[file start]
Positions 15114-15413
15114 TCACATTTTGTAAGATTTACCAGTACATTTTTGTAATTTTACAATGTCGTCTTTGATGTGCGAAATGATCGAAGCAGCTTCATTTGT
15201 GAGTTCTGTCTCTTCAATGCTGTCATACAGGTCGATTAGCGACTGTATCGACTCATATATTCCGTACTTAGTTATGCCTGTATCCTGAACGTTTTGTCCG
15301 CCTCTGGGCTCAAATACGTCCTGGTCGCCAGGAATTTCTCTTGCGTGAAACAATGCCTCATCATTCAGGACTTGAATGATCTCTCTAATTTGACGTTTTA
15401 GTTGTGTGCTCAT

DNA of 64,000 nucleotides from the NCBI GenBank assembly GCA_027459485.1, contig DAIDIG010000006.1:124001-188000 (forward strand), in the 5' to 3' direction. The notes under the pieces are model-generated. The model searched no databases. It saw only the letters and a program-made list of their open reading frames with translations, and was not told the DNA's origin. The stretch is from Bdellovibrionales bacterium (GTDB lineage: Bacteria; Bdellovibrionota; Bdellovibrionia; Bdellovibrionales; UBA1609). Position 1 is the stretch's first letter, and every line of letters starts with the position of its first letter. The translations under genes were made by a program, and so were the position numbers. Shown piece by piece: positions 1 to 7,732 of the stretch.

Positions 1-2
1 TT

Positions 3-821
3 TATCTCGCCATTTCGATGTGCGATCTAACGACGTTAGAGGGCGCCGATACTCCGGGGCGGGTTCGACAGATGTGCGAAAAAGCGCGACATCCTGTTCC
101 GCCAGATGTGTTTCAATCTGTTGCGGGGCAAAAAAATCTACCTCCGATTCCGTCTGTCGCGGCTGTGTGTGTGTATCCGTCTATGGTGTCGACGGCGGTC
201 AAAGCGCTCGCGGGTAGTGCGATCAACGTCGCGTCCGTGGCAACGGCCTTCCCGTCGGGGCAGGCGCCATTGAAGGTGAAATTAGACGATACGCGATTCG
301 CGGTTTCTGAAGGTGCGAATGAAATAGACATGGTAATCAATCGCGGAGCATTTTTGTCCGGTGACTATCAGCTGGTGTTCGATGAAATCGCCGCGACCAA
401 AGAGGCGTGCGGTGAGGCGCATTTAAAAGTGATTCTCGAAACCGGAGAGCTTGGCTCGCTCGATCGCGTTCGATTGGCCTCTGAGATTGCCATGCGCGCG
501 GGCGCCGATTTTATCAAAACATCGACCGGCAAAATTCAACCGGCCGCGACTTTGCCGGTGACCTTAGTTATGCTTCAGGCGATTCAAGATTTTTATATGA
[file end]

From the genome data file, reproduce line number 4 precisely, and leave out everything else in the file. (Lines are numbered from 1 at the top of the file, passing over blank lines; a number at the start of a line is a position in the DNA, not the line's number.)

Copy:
15301 CCTCTGGGCTCAAATACGTCCTGGTCGCCAGGAATTTCTCTTGCGTGAAACAATGCCTCATCATTCAGGACTTGAATGATCTCTCTAATTTGACGTTTTA